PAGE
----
EU Nationals with Pre-Settled Status entitled to benefits and housing

23 Dec 2020 | William Ford

Court Judgment means EU Nationals with Pre-Settled Status can access benefits and housing

On 18 December 2020 the Court of Appeal handed down judgment in the case of R (Fratila and Tanase) v SSWP [2020] EWCA Civ 1741.

What does the Pre-Settled Status judgement do?

The order made by the Court of Appeal quashes parts of regulation 9 of the Universal Credit Regulations 2013 ( as amended by the Social Security (Income Related Benefits) (Updating and Amendment) (EU exit) Regulations 2019). These regulations provide that having a right to reside in the UK on the basis of “pre-settled status” (otherwise known as limited leave to remain) is not sufficient for being eligible for the following benefits:

  • Universal Credit
  • Income-related Employment and Support Allowance
  • Income-related Jobseekers Allowance
  • Income Support
  • Pension Credit

The Court of Appeal found that excluding those people with pre-settled status from entitlement to these benefits was unlawful discrimination on the grounds of nationality against EU citizens, which was contrary to article 18 of the Treaty on the Functioning of the European Union.

The Court of Appeal has granted a stay in implementing the judgement until 26 February 2021. This was to give the Secretary of State for Work and Pensions an opportunity to appeal to the Supreme Court (which appears to be likely to be pursued). This means decision-makers will still be able to rely on the law as it stands up to 26 February 2021.

What does the Pre-Settled Status judgement mean for benefit claimants?

There will be a large pool of EU nationals and their family members living in the UK who have been granted pre-settled status, but who have not yet acquired settled status (most often by virtue of living in the UK for 5 years). Under the current rules, such people have been unable to access the benefits referred to above, unless they could demonstrate some other right to reside (generally under EU law).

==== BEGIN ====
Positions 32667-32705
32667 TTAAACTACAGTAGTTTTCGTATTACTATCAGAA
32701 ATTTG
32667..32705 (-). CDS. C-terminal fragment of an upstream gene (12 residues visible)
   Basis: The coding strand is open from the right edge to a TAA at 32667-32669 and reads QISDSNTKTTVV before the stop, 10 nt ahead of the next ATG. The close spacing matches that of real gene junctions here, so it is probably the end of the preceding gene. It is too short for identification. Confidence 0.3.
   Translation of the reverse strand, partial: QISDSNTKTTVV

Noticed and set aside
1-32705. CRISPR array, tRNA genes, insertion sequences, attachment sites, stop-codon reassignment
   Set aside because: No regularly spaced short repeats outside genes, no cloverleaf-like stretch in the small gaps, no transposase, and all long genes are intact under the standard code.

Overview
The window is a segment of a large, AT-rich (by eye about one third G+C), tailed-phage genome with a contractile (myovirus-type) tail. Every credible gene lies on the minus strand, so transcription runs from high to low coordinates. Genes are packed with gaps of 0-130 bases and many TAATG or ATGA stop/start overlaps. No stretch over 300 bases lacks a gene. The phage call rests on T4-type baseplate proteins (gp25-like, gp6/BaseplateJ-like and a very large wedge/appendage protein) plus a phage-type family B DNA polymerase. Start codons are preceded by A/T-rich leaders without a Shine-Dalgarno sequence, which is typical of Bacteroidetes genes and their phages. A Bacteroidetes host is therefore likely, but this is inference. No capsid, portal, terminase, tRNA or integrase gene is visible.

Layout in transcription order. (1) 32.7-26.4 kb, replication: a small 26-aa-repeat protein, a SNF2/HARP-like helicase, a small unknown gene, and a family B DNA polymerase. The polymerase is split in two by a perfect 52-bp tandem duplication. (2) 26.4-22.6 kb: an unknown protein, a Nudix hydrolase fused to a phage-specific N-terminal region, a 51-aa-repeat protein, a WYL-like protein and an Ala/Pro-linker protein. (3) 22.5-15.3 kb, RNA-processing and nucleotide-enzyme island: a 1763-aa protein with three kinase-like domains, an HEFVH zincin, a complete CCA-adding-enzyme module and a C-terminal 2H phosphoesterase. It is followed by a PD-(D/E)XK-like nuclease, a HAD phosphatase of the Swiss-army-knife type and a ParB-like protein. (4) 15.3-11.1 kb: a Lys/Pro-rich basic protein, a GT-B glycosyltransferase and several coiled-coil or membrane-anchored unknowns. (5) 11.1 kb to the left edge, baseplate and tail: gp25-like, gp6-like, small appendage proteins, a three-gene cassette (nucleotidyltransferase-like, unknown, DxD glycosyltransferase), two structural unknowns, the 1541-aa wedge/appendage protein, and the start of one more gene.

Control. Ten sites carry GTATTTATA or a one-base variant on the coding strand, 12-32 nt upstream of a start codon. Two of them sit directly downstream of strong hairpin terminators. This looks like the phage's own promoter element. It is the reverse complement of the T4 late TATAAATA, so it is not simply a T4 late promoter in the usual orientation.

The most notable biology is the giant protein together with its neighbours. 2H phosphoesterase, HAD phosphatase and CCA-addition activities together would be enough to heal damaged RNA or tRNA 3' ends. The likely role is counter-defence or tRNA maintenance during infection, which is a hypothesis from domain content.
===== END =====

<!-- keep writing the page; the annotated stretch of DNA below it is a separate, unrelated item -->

People with pre-settled status who are in need of assistance from welfare benefits should now make an application to the Department of Work and Pensions (“DWP”). Equally, people waiting on a decision on a benefit claim already submitted can now seek to rely on their pre-settled status for eligibility for benefits.

Persons refused benefit on the basis that their only right to reside in the UK was pre-settled status should seek to appeal (or request a mandatory reconsideration of) any such decision. The normal time limit for an appeal is 1 month, but an appeal can be brought any time up to 13 months from the date of the decision (although you have to explain why you did not bring the appeal sooner). The fact that this decision has just been made by the Court of Appeal is likely to be a good reason why many people did not appeal sooner.

The DWP may seek to delay making decisions on many cases pending any possible appeal to the Supreme Court. Depending on the facts of the case it may be possible to challenge such decisions by the DWP by way of a claim for Judicial Review.

What about other benefits and access to housing?

Similar regulations were passed by the government preventing access to child benefit, child tax credit, the ability to make a homeless application, entitlement to council tax reduction, and the ability to join a social housing register, where your only right to reside was on the basis of pre-settled status. Whilst the judgement of the Court of Appeal does not deal directly with these regulations the legal principles involved are exactly the same. Therefore, anyone denied access to such benefits or housing assistance should seek immediate legal advice on challenging decisions of this nature.

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